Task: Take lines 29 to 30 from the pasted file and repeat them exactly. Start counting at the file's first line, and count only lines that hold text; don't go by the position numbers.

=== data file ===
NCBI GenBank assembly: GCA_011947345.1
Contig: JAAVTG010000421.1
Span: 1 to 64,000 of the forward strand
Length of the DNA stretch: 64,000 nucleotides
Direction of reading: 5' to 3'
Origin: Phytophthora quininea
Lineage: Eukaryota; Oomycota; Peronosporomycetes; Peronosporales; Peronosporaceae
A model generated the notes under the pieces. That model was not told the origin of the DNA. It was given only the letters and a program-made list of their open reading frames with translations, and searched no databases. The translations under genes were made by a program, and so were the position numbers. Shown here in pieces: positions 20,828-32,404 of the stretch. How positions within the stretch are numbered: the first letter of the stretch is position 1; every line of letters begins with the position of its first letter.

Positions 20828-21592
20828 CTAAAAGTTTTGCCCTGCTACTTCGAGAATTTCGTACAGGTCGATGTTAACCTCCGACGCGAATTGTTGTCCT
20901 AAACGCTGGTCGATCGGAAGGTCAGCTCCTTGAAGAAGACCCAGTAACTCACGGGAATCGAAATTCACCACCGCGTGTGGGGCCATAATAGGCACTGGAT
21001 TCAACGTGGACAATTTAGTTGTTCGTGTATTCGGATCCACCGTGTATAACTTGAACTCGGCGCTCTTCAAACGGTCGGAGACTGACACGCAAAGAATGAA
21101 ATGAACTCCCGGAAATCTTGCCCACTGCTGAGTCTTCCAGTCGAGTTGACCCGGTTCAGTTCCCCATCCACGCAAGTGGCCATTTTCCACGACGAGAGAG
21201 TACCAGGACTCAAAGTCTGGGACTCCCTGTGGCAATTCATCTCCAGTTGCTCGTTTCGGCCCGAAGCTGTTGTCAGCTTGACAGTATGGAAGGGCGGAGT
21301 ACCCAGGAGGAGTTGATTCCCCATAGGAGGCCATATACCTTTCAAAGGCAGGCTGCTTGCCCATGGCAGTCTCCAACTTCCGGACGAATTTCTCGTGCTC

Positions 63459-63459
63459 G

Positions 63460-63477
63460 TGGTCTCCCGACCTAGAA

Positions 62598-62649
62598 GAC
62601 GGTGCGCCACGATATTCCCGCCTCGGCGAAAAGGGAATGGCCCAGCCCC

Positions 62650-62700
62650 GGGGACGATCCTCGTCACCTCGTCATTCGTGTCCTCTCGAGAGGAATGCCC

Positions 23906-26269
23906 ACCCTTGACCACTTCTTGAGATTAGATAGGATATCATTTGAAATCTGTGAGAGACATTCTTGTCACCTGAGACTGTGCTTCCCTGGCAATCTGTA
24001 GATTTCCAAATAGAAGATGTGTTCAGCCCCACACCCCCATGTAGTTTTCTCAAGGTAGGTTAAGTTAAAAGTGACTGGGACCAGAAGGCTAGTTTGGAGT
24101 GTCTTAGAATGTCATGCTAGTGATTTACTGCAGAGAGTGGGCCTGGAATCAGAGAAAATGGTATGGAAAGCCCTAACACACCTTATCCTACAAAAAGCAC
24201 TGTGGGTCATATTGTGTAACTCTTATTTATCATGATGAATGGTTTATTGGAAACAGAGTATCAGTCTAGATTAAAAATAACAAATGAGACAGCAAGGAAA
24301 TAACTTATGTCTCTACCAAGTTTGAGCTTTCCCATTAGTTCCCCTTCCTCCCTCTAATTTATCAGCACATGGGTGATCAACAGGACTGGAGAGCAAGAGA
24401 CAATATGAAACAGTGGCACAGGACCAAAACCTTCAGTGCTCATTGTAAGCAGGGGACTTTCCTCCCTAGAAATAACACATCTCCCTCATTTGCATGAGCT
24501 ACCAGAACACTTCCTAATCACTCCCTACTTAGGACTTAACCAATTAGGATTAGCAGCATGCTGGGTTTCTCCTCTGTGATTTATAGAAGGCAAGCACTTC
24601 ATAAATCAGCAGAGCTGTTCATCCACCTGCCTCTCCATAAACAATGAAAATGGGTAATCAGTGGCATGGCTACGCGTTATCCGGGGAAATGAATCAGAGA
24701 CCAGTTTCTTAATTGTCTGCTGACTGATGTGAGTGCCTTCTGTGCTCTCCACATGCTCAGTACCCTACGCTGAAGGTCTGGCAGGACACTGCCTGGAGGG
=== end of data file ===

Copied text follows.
24201 TGTGGGTCATATTGTGTAACTCTTATTTATCATGATGAATGGTTTATTGGAAACAGAGTATCAGTCTAGATTAAAAATAACAAATGAGACAGCAAGGAAA
24301 TAACTTATGTCTCTACCAAGTTTGAGCTTTCCCATTAGTTCCCCTTCCTCCCTCTAATTTATCAGCACATGGGTGATCAACAGGACTGGAGAGCAAGAGA